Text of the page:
Agony and Ecstasy: Swapna Barman beats pain and severe illness to win gold, again

In 2018, Swapna Barman became the first Indian woman to win gold in the heptathlon at the Asian Games. AP Photo/Bernat Armangue

Swapna Barman collapsed in agony right after she completed the 800m - the last event of the women's heptathlon. She spent the next half a minute groaning, completely exhausted with the effort she had put into the race before eventually picking herself off the track.

Barman had done just about enough to win gold in the women's heptathlon at the Federation Cup event in Kozhikode with a total of 5800 points but even she'd have to wonder about the cost of doing so.

The last couple of days have been entirely miserable for Barman. The 25-year old came into the Federation Cup going through a torrid spell of food poisoning. She spent the first day of her competition alternatively throwing up and running to the toilets at the CH Muhammad Koya Stadium and somehow still finding the time to complete her first three events of the competition. "In the high jump event, I would make a jump then rush to the toilet. I'd make another jump and then I'd be vomiting. I must have made three runs to the bathroom and puked at least seven times in just that event," Barman said.

The food poisoning is perhaps only the least of the discomfort for Barman who became the first woman to win a heptathlon gold for India at the 2018 Asian Games. Competing had always been a painful experience for Barman due to the fact that with an extra toe on each foot, every shoe would be unbearably tight. And she has been battling a series of injuries. A grade 3 meniscus tear to her knee during the Asian Games has been compounded by a deterioration of the cartilage between her spinal discs. "Every time I arch my back when I do the high jump, the pain is terrible," she says with a shudder.

The steadily building up injuries have taken their toll on the 26-year-old. After the high point of the Asian Games, she's taken part in just a single international competition - the Asian Championships in 2019. Appearances even in domestic competition would slow to a trickle due to injuries and challenges of finding a training ground in Jalpaiguri. She took part in a couple of competitions in 2021 in a last ditch attempt to qualify for the Tokyo Olympics but admits she never really had much of a chance.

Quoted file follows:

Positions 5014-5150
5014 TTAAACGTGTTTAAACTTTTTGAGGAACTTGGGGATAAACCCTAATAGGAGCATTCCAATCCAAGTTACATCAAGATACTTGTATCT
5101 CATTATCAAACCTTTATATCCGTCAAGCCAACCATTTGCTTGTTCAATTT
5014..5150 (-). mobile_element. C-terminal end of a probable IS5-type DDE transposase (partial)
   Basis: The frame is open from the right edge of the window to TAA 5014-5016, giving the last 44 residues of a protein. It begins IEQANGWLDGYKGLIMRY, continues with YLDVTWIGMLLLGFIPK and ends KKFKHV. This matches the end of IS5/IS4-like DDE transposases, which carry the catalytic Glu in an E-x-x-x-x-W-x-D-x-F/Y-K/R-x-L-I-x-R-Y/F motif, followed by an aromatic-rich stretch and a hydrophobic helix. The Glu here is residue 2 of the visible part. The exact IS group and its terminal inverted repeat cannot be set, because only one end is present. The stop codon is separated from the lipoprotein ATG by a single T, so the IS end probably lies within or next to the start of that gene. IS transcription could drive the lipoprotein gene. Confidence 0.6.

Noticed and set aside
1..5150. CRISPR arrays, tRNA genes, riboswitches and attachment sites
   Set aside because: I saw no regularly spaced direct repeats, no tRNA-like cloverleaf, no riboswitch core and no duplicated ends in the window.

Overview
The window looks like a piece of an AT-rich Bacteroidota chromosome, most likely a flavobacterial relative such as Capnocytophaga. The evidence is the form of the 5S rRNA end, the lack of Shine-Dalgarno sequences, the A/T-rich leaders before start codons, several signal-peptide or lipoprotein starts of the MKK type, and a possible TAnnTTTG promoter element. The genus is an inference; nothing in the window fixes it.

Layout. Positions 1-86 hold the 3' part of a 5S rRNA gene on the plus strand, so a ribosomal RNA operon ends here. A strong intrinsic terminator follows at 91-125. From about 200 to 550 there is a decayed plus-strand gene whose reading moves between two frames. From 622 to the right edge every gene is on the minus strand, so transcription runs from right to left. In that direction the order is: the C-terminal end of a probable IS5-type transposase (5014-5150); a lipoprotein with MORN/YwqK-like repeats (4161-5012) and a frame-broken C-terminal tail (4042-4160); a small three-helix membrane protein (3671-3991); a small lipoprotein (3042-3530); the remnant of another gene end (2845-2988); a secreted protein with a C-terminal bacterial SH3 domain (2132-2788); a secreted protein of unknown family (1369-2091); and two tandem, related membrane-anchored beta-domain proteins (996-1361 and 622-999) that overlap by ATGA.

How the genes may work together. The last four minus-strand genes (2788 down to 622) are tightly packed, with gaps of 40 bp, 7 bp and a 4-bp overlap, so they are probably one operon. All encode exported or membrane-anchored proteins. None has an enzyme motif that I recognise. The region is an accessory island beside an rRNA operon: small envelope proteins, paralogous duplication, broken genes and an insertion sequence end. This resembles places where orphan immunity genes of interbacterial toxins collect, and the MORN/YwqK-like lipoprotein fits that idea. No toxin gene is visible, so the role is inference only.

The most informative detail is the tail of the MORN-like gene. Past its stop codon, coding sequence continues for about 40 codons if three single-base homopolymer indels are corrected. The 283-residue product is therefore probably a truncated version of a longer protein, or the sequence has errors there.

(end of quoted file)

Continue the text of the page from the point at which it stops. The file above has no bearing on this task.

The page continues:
In between all of her troubles on the track, Barman had been dealing with her share of crisis off it. She'd been accused of illegal possession of timber and not always received the awards that had been promised to her after her victories at the Asian Games. "I've dealt with so much politics. So many promises were made and ultimately they were just that."

Eventually it got too much. After competing through intense pain at the Open national championships in Warangal in September last year, Barman thought she had had enough. "My body is not taking the toll anymore. Mentally, I'm very depressed and it's not easy. I'm a bit confused, but I've mentally prepared 80-90 per cent to call it quits," she had been quoted as saying.

But even as Barman toyed with thoughts of giving it all up, the last bit of fortitude forced her to stay in the race for just another lap. "I know I wanted to quit last year. But I felt I wanted to prove a point. A lot of people have been saying that I was finished as an athlete after the Asian Games. I know that I have to quit eventually. But rather than quit on a negative feeling, I felt let me quit on a high note," she says.

That high note, she hopes will come in this year's Asian Games. "It will be good if I can finish over there," she says.

Barman knows she's running against the clock. Her worn down body is just about holding together. The customised extra wide competition shoes that she was provided by Adidas in 2018 and which allowed her to compete pain free for the first time in her life are also fraying. "I hope they will last until the Asian and Commonwealth Games," she says.

Until then, she will push her body to the limit. "Because of my back injury, I have to take an injection for my spine every few months. And because of the pain, I have to take painkillers every time I compete," she says. That pain compounded by her food poisoning episode in Kozhikode meant that she was a long way off her best of 6026 points. "I probably could have done a lot more. I have a personal best of 1.87m in the high jump but I couldn't come near it because I was having lose motions and vomiting on the field. But I will get better. I will try to do even better at the Inter State championships and then at the Commonwealth and Asian Games. I will have a strong finish."